Knit-Rite, Inc.

B-293088.3: Aug 5, 2004

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Knit-Rite, Inc. protests the award of a contract to Southern Hosiery Mills, Inc. under request for proposals (RFP) No. 797-NC-03-0024, issued by the Department of Veterans Affairs (VA) for diabetic socks. KnitRite challenges the technical evaluation and the award decision.

We deny the protest.

B-293088.3, Knit-Rite, Inc., August 5, 2004

Decision

Matter of: Knit-Rite, Inc.

File: B-293088.3

Date: August 5, 2004

David Taylor, Esq., Tighe Patton Armstrong Teasdale, for the protester.

Maura C. Brown, Esq., Department of Veterans Affairs, for the agency.

Paul E. Jordan, Esq., and John M. Melody, Esq., Office of the General Counsel, GAO, participated in the preparation of the decision.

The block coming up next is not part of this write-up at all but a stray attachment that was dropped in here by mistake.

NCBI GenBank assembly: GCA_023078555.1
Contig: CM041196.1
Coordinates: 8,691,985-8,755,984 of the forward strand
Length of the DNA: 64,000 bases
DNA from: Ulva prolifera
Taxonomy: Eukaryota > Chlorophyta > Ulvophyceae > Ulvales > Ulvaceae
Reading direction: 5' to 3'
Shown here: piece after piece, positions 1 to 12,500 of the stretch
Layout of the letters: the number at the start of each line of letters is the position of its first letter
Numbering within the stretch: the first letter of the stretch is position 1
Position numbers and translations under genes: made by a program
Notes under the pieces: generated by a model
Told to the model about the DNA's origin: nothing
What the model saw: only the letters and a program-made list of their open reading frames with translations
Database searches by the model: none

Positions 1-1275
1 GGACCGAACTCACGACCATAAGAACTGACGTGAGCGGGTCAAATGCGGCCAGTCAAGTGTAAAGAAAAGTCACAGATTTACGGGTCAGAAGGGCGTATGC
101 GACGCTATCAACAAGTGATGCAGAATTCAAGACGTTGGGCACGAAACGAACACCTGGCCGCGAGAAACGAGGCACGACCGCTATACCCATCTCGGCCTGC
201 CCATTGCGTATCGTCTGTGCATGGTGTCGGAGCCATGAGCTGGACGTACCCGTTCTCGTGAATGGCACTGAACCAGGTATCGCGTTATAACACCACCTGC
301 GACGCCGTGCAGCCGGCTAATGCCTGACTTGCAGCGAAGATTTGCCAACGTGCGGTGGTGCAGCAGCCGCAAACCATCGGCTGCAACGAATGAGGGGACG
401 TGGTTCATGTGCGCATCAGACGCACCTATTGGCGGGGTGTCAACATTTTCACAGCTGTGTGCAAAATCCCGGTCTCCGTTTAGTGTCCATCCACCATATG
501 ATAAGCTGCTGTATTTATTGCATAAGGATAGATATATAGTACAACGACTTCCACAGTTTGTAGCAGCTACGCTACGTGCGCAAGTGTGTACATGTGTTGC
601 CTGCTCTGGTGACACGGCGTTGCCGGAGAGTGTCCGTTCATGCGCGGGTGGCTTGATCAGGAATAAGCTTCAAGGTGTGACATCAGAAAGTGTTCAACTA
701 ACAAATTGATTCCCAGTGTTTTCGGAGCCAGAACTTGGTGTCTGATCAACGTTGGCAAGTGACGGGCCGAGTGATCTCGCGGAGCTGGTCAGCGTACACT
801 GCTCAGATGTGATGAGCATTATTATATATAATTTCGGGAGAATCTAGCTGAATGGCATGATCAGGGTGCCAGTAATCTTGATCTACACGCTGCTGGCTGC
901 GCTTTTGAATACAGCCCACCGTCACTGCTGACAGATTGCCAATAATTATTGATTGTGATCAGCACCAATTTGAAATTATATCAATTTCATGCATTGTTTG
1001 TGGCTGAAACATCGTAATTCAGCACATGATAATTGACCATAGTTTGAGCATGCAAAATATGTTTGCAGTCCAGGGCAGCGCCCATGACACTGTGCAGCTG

DIGEST

1. In procurement of socks for use by diabetic patients, where evaluation was based on medical judgments of evaluators with substantial expertise in the field, GAO will not question such medical judgments in the absence of any showing that product testing was unfairly administered.

2. Agency's use of subjective, rather than objective, technical evaluation methodology--the evaluators' ratings were based on their findings from walking in the socks--was unobjectionable where approach was consistent with solicitation plan, which specifically advised that a subjective evaluation of the socks would be performed.

DECISION

Knit-Rite, Inc. protests the award of a contract to Southern Hosiery Mills, Inc. under request for proposals (RFP) No. 797-NC-03-0024, issued by the Department of Veterans Affairs (VA) for diabetic socks. KnitRite challenges the technical evaluation and the award decision.